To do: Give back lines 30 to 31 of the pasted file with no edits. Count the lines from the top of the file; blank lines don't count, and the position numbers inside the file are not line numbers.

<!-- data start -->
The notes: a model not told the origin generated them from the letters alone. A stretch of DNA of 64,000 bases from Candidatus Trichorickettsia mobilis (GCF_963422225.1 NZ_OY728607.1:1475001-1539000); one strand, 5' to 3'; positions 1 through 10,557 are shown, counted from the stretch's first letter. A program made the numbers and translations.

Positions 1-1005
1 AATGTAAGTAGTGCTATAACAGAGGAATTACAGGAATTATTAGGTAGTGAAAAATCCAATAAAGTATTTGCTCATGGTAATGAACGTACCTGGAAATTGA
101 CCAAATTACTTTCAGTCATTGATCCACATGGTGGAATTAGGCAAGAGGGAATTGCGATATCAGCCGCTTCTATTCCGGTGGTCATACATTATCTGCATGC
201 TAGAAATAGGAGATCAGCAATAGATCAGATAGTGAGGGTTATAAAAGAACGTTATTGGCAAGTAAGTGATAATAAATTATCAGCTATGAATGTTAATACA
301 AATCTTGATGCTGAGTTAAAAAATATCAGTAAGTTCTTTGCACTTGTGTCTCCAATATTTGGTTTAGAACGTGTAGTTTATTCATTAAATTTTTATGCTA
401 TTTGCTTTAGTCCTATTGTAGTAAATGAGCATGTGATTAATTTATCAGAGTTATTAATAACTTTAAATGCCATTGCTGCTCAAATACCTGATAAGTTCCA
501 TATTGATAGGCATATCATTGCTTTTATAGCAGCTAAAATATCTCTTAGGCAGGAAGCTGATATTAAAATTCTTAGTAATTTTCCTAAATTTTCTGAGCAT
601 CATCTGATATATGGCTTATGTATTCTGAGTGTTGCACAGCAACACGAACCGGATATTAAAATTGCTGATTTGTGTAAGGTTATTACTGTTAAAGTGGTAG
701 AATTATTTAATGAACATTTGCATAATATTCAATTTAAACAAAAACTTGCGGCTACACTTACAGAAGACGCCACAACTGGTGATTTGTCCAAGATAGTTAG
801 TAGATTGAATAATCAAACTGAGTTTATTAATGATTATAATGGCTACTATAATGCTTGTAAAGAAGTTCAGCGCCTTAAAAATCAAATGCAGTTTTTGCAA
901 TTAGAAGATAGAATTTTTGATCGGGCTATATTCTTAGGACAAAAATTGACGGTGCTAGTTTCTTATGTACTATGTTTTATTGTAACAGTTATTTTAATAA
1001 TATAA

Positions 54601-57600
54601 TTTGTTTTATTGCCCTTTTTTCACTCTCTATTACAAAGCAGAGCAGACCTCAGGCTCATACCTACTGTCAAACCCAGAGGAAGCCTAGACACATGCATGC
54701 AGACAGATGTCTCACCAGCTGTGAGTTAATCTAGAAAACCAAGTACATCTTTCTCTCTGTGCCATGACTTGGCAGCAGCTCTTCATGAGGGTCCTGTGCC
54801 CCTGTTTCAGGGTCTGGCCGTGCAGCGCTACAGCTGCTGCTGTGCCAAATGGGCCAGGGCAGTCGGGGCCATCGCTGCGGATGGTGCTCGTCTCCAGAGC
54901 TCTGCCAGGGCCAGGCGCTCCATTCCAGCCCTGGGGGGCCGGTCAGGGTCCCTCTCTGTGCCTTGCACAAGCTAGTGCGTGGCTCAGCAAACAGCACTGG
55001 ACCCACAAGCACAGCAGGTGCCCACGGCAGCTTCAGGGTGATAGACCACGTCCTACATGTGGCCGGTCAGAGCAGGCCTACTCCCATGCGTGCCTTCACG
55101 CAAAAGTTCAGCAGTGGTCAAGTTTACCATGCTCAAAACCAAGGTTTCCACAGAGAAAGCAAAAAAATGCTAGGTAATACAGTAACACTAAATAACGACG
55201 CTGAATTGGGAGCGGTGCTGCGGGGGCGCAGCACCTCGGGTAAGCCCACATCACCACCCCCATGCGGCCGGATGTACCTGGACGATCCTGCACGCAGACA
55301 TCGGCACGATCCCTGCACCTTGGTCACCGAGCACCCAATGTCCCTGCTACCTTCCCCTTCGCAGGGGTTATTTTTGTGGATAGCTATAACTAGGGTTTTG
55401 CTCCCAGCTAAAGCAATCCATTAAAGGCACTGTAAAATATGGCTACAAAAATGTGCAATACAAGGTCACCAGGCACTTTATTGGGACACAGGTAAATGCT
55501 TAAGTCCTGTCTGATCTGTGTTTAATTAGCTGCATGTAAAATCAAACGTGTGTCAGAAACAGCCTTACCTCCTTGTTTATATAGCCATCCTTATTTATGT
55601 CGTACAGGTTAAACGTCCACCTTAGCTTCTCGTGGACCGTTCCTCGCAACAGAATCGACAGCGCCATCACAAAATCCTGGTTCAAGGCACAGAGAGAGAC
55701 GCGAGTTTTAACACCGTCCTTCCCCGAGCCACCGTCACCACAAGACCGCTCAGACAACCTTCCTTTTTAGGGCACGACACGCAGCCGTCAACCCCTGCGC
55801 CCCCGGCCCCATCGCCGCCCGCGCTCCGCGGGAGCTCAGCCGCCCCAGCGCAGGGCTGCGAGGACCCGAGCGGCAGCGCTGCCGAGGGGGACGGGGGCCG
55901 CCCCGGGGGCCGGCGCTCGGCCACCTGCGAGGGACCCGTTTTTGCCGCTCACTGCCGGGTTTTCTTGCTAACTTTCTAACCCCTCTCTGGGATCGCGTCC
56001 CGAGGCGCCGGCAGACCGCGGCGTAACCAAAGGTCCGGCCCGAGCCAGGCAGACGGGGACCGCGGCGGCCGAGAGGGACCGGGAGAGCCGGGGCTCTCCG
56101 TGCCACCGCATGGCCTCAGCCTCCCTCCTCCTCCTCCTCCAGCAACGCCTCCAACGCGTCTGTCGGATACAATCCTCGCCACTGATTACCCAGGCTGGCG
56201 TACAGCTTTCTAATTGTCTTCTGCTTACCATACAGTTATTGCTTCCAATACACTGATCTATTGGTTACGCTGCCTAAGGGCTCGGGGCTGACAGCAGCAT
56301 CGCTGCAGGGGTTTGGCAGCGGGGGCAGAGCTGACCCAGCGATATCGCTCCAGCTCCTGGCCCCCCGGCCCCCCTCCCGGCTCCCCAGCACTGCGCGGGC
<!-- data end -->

56101 TGCCACCGCATGGCCTCAGCCTCCCTCCTCCTCCTCCTCCAGCAACGCCTCCAACGCGTCTGTCGGATACAATCCTCGCCACTGATTACCCAGGCTGGCG
56201 TACAGCTTTCTAATTGTCTTCTGCTTACCATACAGTTATTGCTTCCAATACACTGATCTATTGGTTACGCTGCCTAAGGGCTCGGGGCTGACAGCAGCAT